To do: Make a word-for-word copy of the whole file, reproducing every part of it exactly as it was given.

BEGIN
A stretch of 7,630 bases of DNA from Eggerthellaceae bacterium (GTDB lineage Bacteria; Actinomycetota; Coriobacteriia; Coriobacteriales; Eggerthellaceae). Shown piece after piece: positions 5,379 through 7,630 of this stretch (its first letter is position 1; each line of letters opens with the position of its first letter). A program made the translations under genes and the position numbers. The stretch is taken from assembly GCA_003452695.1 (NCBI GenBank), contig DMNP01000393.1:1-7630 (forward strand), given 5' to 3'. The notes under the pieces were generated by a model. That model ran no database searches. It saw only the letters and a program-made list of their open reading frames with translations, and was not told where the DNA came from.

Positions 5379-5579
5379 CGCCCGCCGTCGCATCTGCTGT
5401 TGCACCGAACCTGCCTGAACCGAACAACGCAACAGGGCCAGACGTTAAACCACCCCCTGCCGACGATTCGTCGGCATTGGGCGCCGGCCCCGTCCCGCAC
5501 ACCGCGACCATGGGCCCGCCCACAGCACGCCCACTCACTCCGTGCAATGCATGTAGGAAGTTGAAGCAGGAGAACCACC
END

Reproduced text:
A stretch of 7,630 bases of DNA from Eggerthellaceae bacterium (GTDB lineage Bacteria; Actinomycetota; Coriobacteriia; Coriobacteriales; Eggerthellaceae). Shown piece after piece: positions 5,379 through 7,630 of this stretch (its first letter is position 1; each line of letters opens with the position of its first letter). A program made the translations under genes and the position numbers. The stretch is taken from assembly GCA_003452695.1 (NCBI GenBank), contig DMNP01000393.1:1-7630 (forward strand), given 5' to 3'. The notes under the pieces were generated by a model. That model ran no database searches. It saw only the letters and a program-made list of their open reading frames with translations, and was not told where the DNA came from.

Positions 5379-5579
5379 CGCCCGCCGTCGCATCTGCTGT
5401 TGCACCGAACCTGCCTGAACCGAACAACGCAACAGGGCCAGACGTTAAACCACCCCCTGCCGACGATTCGTCGGCATTGGGCGCCGGCCCCGTCCCGCAC
5501 ACCGCGACCATGGGCCCGCCCACAGCACGCCCACTCACTCCGTGCAATGCATGTAGGAAGTTGAAGCAGGAGAACCACC